Important Rule to Prepare your Floor
If you have decided to sand your own floor then the most important rule is to prepare. Many sanding jobs are ruined due to a lack of basic preparation. Gather together the tools you will need for the job and these should include hammer and carpet staple remover, palette knife and wood putty for filling in gaps between the boards, gaffer tape to mark off edges and to protect surrounds which cannot be dismantled, chisel and scraper to remove stains on the wood and of course the sanding machine itself as well as a hand-held orbital sander for edges and corners. Remember to protect yourself by wearing the appropriate safety kit including goggles, dust mask and gloves.
Another important point is to give yourself enough time to complete the sanding. Don’t try to fit the whole process into one day. It is more likely that sanding an average sized room will take at least a weekend. If you intend to undertake a whole Floor Sanding and Finishing then you should realistically put aside 4 or 5 days for completion.
Elbow grease is a must!
Although you have an industrial sanding machine to help you, be prepared to get down on your hands and knees to hand sand the edging boards, around bay windows and fireplaces, stairs and other small areas that the sanding machine won’t be able to get into.
The best (in fact, the only!) way to successful sanding is to clean as you go. This means sweeping and vacuuming the room prior to the first sanding and in between subsequent sandings. How many times your floor requires to be sanded is dependent upon its condition.
Get the basics right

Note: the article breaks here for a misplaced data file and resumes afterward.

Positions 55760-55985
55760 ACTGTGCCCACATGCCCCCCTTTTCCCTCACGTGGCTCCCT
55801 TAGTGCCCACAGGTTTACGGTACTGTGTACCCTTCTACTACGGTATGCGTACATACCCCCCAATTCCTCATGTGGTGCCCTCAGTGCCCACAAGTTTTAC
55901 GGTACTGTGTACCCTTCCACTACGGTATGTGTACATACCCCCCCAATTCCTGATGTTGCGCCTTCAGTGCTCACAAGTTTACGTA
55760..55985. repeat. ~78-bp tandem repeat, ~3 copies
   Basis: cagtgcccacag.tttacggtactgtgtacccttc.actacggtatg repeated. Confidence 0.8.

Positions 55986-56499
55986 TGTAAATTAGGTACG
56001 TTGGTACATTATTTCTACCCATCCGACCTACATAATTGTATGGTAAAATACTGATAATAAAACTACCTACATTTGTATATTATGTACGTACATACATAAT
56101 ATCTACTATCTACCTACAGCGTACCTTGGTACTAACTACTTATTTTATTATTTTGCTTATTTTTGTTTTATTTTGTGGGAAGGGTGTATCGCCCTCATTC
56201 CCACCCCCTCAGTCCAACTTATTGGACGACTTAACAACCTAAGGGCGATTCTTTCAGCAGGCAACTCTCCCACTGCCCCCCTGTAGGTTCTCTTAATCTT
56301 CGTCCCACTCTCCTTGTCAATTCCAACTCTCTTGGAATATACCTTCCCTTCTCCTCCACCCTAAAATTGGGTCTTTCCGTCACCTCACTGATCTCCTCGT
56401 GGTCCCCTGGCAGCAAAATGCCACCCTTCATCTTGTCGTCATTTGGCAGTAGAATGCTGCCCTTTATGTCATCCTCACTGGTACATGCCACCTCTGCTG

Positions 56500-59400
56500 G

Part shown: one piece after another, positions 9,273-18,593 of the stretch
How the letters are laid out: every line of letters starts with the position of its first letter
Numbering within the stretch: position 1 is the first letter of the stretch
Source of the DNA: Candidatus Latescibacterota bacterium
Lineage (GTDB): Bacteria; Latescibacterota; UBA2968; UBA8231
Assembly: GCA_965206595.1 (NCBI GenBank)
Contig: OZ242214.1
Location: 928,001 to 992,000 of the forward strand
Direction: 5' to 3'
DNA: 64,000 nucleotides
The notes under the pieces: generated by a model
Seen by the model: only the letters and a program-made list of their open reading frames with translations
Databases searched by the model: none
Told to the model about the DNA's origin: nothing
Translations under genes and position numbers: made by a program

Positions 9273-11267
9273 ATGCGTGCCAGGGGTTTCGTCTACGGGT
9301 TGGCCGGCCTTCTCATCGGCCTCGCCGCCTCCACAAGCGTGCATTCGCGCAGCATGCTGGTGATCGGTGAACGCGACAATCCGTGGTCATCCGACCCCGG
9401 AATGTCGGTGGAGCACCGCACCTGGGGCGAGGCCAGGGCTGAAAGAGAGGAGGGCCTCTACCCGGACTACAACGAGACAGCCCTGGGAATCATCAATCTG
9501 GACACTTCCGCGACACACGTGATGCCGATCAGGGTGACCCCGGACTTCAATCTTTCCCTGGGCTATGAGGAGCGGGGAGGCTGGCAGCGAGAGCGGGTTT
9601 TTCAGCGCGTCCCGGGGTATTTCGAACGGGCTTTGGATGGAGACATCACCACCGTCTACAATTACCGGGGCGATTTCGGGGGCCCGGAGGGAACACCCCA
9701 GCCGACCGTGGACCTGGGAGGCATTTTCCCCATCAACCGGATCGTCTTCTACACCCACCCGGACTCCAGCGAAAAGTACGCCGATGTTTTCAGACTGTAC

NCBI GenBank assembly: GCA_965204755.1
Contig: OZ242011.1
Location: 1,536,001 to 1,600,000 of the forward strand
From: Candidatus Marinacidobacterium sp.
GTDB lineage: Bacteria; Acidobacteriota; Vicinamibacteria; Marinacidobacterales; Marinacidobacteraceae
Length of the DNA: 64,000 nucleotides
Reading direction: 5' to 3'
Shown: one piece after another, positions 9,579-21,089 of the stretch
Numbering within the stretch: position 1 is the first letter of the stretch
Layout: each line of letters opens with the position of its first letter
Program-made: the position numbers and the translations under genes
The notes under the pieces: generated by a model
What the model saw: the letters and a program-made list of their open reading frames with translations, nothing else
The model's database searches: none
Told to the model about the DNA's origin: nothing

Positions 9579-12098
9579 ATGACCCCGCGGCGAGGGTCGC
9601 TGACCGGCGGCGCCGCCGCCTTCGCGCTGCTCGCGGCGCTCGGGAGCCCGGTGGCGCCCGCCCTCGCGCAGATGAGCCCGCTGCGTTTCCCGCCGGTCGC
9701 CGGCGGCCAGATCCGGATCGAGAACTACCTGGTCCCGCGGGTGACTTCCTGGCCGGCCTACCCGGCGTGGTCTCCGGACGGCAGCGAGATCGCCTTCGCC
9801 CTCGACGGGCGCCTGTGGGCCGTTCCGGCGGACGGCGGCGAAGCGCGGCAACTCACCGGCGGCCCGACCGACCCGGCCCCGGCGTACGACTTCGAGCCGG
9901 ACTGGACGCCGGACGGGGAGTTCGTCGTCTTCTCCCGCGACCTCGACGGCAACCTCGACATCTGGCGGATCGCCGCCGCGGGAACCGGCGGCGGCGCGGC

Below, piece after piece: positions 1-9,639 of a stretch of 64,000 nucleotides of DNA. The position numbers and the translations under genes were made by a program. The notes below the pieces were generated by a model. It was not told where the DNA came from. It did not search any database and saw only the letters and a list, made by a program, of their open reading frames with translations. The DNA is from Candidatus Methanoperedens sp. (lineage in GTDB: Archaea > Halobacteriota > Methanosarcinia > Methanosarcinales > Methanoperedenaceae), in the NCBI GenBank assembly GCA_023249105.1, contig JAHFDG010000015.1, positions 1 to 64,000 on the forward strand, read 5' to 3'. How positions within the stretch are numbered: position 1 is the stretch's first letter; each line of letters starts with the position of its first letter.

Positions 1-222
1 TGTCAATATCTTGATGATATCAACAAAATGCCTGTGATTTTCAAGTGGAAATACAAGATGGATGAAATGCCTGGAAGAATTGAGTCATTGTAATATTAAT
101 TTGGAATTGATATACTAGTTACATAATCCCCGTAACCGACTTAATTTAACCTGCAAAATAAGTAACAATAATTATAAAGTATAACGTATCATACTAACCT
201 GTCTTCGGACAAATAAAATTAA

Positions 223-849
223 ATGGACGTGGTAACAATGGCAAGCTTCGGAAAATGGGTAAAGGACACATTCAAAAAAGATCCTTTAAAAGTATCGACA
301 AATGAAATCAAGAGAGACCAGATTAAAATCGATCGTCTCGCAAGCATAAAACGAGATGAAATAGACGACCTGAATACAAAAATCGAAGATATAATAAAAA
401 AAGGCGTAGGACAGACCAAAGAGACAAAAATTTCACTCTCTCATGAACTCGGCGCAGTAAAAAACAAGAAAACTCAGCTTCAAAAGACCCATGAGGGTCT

Before doing anything else make sure you have a nice through-flow of fresh air coming into the room and carefully remove all furniture and soft furnishings, lightshades and skirting boards. Anything which cannot be safely taken out can be marked off with the gaffer tape. Remove any old floor covering, dry sweep or vacuum carefully and check for any loose boards or planks with gaps, as any repairs should be attended to before sanding. If any planks appear rotted or otherwise damaged these must be removed and replaced before continuing. Removing rogue planks should be done carefully with chisel and hammer shaft as support.
Take out (or hammer in) any protruding nails or carpet tacks. If your floor was laid prior to the installation of a heating system then you might find loose or wobbly boards that have been removed to allow an engineer entry under the floor. If this is the case then carefully nail the loose boards back via the parallel joists before drilling and screwing into place.
Spaces between the boards occur naturally due to the wood contracting and expanding over time. Use good quality wood putty and fill in any spaces. If left, gaps will cause annoying squeaks and groans in a very short time and well as causing draughty corners in the room.
Ready to sand
If your floor hasn’t been sanded for a long time then start off by using a rough grade of sandpaper in the machine, using a finer grade for subsequent sandings. Always move the machine in the direction of the natural wood grain and move slowly, making sure each board receives the same level of sanding. When you want to stop sanding then switch off the sander first as an idling machine can cause grooves in the planks that can be very expensive to repair. Leave an all-round gap of about 8-12 inches around the walls as this is the area you will be hand sanding so that you can get in close to the very edges. Once the sanding is successfully completed your floor should feel very even and smooth to the touch.
After Floor Sanding you are ready to apply your finishing of choice. Always use hardwood floor products in accordance with guidelines and make sure your room remains well ventilated at all times.